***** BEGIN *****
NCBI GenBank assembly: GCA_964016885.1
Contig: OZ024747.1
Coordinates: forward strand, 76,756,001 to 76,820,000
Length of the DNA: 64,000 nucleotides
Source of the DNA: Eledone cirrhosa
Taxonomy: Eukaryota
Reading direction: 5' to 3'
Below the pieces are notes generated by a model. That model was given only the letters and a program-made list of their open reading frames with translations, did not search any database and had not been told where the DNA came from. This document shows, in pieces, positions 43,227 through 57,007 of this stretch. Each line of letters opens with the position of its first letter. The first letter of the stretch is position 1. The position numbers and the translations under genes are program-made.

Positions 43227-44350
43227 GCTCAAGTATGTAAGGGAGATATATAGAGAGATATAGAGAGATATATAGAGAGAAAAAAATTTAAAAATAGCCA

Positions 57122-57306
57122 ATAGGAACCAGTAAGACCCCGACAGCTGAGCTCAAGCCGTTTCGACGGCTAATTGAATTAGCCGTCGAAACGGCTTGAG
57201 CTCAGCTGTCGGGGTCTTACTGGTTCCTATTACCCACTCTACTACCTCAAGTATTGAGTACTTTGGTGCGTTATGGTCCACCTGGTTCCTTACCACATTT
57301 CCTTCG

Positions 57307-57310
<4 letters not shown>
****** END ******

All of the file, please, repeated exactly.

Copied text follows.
NCBI GenBank assembly: GCA_964016885.1
Contig: OZ024747.1
Coordinates: forward strand, 76,756,001 to 76,820,000
Length of the DNA: 64,000 nucleotides
Source of the DNA: Eledone cirrhosa
Taxonomy: Eukaryota
Reading direction: 5' to 3'
Below the pieces are notes generated by a model. That model was given only the letters and a program-made list of their open reading frames with translations, did not search any database and had not been told where the DNA came from. This document shows, in pieces, positions 43,227 through 57,007 of this stretch. Each line of letters opens with the position of its first letter. The first letter of the stretch is position 1. The position numbers and the translations under genes are program-made.

Positions 43227-44350
43227 GCTCAAGTATGTAAGGGAGATATATAGAGAGATATAGAGAGATATATAGAGAGAAAAAAATTTAAAAATAGCCA

Positions 57122-57306
57122 ATAGGAACCAGTAAGACCCCGACAGCTGAGCTCAAGCCGTTTCGACGGCTAATTGAATTAGCCGTCGAAACGGCTTGAG
57201 CTCAGCTGTCGGGGTCTTACTGGTTCCTATTACCCACTCTACTACCTCAAGTATTGAGTACTTTGGTGCGTTATGGTCCACCTGGTTCCTTACCACATTT
57301 CCTTCG

Positions 57307-57310
<4 letters not shown>